Audit: state charter agencies fell short of goals

Iowa’s experiment of designating six state agencies with special charter status apparently did not make major inroads into reinventing government, according to a report from State Auditor David Vaudt.

Although the six state agencies that functioned under the charter agency initiative from July 2003 through June 2008 reported cost savings and revenue increases for three of the covered years, Vaudt concluded they did not meet the $15 million yearly target and the overall initiative fell short of achieving the program’s stated goals.

“It was not implemented as it was sold,” Warren Jenkins, deputy state auditor, said of the program that was not extended beyond fiscal 2008. “It certainly did not accomplish what its stated goal was. Based upon what we found, we agree it should not have been extended.”

The so-called “halo” agencies that functioned under special charter status that granted them certain benefits and rule flexibilities included the Alcoholic Beverages Division of the state Department of Commerce, the state Department of Corrections, the state Department of Human Services, the state Department of Natural Resources, the state Department of Revenue, and the Iowa Veterans Home.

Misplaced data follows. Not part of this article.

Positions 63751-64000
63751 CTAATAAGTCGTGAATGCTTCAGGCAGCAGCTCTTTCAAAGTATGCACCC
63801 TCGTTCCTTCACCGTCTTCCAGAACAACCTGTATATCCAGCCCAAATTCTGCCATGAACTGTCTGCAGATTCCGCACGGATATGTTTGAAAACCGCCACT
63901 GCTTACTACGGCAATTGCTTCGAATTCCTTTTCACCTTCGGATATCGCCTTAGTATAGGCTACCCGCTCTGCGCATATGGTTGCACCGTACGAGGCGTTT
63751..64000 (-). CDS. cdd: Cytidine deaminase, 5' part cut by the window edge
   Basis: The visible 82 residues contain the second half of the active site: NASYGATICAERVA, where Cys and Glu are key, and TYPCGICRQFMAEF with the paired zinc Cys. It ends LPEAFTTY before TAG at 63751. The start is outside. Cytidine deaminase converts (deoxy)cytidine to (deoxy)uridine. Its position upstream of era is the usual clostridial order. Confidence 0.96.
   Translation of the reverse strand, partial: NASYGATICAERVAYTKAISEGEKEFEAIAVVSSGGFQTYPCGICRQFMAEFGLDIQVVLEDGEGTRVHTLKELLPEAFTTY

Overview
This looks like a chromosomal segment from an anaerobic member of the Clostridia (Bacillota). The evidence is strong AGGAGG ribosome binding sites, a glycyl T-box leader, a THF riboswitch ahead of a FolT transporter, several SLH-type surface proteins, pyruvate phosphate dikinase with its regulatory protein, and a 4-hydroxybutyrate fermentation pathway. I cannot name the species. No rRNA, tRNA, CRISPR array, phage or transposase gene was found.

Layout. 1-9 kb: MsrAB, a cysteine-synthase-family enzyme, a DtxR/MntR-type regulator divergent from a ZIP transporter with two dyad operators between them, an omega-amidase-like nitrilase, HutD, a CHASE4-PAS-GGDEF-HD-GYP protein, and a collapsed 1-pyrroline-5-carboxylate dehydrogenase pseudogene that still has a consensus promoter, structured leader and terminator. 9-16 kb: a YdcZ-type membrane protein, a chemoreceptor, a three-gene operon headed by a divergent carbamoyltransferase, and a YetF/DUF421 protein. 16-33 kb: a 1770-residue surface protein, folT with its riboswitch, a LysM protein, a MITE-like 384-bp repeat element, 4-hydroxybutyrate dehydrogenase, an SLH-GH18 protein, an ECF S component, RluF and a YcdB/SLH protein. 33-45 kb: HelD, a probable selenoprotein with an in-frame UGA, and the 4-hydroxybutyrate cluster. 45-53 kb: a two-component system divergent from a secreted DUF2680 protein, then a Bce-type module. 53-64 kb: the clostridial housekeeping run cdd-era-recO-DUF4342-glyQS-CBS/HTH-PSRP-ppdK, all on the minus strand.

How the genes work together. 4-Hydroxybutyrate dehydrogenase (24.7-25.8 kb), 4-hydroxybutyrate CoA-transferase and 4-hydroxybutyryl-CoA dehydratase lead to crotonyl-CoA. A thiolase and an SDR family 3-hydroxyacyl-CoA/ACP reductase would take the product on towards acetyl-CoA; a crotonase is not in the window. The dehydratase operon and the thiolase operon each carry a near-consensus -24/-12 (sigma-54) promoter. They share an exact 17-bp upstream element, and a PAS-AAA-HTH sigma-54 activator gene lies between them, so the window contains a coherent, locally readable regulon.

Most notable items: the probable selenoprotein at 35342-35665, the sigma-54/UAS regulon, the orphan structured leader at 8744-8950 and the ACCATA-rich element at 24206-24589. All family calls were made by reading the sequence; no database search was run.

Among the findings in the state auditor’s 97-page report, only three of the participating agencies reported revenue increases and one of those agencies accounted for 88 percent of the total amount reported. Also, revenue increases that were reported resulted from daily operations and were not a direct outcome of the initiative, the audit found. “Of the cost savings reported, only 25 percent were actual cost reductions while the remainder was appropriation reductions — of which 35 percent was returned to the charter agencies as grant funds.

“They didn’t run the program like it was intended. They counted savings from the Lottery which was not a charter agency and basically they did not accomplish what they intended to,” Jenkins said. “The savings were supposed to result from the reinvention process. They made no effort, it appears, to determine where the savings came from or where the additional revenue came from. The vast majority of the things that were accomplished did not need charter agency status. They could have happened irrespective of charter agency status.”

The initiative was implemented as a measurable way to reinvent state government operations in order to provide improved services more efficiently and effectively. The special charter designation established certain benefits and flexibility that included the ability to waive administrative rules, the ability to award employee bonuses, and an exemption from obtaining Executive Council approval for out-of-state travel.In his report, Vaudt recommended several improvements to the administration of the initiative should a similar performance-based program be considered in the future. Included were steps designed to ensure that performance goals that were established would have measurable cost savings and/or revenue components, to ensure that only those performance goals resulting directly from the program were part of any required reports, and to ensure that sufficient supporting documentation was maintained for any cost savings and/or additional revenue that was reported.